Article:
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Kimberly Clark Making Good On Its Promise Of Sustainable Sourcing

June 29th, 2012 · No Comments

Kimberly Clark making good on its promise of sustainable sourcing. Kimberly Clark found itself at the center of a national media firestorm after people found out that the company was harvesting old boreal forest to make soft toilet paper.


A few years ago, Kimberly Clark found itself at the center of a national media firestorm after people found out that the company was harvesting old boreal forest to make soft toilet paper. The unrelenting coverage and the demanding that Kimberly Clark stop destroying old growth forests forced the company to promise that they will be manufacturing their paper products from recycled paper or with pulp from forests certified by the Forest Stewardship Council .

Fast-forward to today and the company has indeed made good on its promise to make sustainability a cornerstone for its business.

In presenting its 2015 goals focused on water stewardship, energy efficiency, waste diversion and supply chain compliance, the company also highlighted the following milestones it has achieved since 2007:

Certified suppliers: The company is on track to achieve 99.9 percent of its goal set in 2007 to produce paper products with materials from suppliers who harvest pulp from managed forests as certified by the Forest Stewardship Council .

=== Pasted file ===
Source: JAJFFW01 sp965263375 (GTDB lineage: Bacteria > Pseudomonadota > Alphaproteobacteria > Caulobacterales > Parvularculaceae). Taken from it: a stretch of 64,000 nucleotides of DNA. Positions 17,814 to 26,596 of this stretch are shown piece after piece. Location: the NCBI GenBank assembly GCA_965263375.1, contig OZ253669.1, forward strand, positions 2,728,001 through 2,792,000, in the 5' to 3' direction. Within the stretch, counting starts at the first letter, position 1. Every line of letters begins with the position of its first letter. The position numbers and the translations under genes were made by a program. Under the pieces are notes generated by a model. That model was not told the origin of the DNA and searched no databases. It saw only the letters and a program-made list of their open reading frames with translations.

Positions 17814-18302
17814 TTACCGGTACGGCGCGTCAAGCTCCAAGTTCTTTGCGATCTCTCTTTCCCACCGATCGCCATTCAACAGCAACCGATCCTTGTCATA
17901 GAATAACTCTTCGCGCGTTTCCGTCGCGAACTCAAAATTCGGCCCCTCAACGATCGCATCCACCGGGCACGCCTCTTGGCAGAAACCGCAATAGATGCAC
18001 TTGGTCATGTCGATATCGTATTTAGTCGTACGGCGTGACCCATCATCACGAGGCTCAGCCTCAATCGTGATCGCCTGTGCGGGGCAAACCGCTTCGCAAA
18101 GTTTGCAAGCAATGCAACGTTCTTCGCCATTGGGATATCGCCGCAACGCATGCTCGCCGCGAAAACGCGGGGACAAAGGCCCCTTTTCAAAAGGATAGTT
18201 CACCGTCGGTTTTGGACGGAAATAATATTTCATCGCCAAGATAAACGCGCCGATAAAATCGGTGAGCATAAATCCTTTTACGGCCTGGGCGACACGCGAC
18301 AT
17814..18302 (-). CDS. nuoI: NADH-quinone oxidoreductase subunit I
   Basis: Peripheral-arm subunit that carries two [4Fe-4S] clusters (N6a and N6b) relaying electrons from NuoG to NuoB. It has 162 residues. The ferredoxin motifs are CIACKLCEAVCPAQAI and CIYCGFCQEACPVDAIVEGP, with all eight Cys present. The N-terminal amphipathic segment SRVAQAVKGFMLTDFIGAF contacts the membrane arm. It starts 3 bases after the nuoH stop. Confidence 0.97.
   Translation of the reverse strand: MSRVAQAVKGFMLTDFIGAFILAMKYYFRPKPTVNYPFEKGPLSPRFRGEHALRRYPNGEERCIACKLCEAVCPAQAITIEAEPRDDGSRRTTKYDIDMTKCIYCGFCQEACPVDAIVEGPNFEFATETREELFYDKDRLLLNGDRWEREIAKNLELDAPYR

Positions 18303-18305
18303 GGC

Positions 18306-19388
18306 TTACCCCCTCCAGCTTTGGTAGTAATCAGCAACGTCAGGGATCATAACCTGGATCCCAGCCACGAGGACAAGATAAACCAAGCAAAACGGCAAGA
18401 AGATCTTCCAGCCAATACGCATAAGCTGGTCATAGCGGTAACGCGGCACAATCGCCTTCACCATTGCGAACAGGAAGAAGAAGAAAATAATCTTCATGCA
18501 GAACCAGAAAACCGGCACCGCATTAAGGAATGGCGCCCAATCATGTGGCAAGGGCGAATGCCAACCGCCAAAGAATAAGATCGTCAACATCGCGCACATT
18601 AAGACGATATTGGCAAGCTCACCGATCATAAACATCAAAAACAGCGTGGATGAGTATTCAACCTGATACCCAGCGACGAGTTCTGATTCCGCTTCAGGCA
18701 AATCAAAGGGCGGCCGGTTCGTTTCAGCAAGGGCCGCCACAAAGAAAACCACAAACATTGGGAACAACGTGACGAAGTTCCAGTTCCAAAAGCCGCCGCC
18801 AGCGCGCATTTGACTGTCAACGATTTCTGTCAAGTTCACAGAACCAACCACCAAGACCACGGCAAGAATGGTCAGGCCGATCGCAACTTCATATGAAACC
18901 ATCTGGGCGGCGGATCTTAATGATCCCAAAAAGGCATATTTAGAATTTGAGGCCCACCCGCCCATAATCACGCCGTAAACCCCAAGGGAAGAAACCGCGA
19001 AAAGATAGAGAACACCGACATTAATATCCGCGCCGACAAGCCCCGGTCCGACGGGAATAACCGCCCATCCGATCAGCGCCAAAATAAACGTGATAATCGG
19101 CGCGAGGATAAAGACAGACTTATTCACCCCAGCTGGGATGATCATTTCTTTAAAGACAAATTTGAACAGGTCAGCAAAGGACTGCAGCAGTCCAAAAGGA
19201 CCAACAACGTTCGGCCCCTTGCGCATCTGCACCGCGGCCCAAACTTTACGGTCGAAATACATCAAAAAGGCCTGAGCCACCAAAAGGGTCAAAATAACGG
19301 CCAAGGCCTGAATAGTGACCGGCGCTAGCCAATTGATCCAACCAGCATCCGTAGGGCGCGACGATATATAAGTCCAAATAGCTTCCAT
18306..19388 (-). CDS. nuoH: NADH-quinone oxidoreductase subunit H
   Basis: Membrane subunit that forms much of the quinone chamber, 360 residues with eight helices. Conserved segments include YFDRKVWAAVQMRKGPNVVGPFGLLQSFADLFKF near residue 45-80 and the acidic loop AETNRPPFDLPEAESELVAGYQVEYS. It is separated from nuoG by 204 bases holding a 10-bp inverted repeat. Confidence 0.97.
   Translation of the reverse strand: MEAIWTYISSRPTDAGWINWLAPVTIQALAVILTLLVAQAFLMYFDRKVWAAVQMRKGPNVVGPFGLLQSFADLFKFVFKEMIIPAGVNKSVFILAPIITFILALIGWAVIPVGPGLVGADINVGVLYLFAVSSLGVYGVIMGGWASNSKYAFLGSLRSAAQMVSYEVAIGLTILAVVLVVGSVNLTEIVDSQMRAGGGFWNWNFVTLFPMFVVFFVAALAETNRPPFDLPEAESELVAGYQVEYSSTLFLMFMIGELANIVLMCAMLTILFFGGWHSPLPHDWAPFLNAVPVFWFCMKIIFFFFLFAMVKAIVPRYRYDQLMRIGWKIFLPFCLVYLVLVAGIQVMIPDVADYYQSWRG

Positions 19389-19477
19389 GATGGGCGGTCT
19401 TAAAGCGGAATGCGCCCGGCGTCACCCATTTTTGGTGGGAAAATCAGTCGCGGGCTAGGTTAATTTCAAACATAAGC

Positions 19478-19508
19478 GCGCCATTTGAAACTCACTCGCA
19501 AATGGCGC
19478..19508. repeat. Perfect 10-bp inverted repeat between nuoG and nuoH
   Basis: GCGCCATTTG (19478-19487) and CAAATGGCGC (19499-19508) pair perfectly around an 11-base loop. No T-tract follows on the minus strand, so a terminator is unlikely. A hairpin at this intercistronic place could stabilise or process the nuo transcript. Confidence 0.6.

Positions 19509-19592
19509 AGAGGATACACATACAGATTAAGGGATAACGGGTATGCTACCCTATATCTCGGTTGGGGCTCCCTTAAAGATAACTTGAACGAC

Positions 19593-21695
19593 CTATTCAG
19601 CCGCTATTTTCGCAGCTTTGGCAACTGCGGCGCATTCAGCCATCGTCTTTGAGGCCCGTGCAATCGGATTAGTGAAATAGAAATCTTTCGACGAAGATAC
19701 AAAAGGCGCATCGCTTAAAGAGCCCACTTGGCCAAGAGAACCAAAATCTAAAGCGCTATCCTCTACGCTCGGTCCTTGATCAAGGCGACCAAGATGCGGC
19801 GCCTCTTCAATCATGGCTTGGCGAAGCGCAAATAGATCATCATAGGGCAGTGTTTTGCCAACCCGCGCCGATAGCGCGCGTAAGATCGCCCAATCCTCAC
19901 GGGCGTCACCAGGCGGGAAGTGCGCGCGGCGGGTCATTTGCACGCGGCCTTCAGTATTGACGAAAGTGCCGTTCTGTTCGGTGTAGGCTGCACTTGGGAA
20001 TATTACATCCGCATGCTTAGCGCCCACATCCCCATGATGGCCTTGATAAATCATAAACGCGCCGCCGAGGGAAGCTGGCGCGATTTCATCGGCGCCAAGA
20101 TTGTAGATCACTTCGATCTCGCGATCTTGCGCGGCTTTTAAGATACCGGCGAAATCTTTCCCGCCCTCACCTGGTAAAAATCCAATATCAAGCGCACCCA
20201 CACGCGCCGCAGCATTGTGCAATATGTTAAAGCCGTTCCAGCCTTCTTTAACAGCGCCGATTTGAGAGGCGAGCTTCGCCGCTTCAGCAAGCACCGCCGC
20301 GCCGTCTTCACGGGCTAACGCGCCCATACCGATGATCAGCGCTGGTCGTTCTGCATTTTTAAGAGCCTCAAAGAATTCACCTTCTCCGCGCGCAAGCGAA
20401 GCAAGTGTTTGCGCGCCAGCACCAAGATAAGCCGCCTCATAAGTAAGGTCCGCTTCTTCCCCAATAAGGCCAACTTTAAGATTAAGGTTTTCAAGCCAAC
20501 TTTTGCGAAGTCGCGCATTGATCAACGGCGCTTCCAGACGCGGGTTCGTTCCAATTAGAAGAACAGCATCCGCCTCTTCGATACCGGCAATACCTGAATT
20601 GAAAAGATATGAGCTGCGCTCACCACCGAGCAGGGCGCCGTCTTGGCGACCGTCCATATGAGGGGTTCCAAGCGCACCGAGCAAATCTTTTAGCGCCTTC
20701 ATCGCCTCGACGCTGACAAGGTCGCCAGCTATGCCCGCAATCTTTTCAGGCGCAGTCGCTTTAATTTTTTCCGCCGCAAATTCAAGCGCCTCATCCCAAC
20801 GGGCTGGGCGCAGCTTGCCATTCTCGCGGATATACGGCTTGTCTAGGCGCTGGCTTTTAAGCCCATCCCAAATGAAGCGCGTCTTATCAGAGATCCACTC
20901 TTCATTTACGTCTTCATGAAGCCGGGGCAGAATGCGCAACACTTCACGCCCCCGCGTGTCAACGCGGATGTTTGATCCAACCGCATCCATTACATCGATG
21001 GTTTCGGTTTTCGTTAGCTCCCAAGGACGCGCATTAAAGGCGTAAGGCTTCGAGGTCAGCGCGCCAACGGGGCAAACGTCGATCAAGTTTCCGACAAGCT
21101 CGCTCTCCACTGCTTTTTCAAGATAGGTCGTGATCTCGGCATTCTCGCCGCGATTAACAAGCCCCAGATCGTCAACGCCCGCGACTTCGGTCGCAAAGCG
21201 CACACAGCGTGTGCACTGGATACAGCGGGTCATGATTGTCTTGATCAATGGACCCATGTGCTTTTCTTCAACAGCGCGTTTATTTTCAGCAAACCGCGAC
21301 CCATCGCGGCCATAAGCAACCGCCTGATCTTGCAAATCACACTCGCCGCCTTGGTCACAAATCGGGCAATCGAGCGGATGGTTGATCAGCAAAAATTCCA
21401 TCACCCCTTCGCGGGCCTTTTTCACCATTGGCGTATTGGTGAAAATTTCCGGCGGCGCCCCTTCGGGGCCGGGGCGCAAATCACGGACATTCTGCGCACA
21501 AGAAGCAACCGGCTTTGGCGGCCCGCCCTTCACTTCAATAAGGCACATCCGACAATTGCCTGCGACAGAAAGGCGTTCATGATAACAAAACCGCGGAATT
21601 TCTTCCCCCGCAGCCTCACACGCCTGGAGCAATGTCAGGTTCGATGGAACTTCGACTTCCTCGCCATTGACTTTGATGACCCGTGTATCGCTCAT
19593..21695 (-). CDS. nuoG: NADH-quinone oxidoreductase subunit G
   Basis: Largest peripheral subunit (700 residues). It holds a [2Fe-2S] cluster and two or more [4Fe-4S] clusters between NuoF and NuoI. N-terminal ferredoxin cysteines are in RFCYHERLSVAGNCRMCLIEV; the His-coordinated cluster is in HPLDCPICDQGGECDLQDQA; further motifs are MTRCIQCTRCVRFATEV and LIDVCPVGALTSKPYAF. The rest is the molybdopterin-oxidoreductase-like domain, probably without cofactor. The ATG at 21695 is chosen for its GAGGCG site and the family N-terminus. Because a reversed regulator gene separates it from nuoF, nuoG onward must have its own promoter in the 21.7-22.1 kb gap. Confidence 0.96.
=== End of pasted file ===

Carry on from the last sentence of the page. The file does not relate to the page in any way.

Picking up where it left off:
Zero waste: The company’s Personal Care Division in Europe has achieved its 2015 zero waste targets ahead of schedule while its facilities in Brazil successfully diverted 30 metric tons of solid waste from to landfills in 2011.

Natural, environmentally-friendly products: New products like Huggies Pure and Natural diapers and cleansing wipes certified by FSC now account for 13 percent of the company’s overall net sales.

Diaper composting: The company’s diaper recycling and composting initiative is rapidly expanding with a partnership underway in New Zealand and the planned opening of more locations in several countries.

Kimberly clark is a $19 billion company whose business is firmly anchored on producing disposable paper (think Huggies, Kleenex and Kotex) for our convenience. My take on this is that while we should always be vigilant against egregious destruction of environmentally-critical sites like old forests, we also should accept part of the blame. The company has continued to produce paper using harvested trees (albeit from managed forests) because fibers from recycled paper are not ideal to make soft tissue. It’s all market economics at work. As long as Americans refuse to use less than soft toilet paper(!), trees will always be cut down for this purpose. That is just wrong on so many levels

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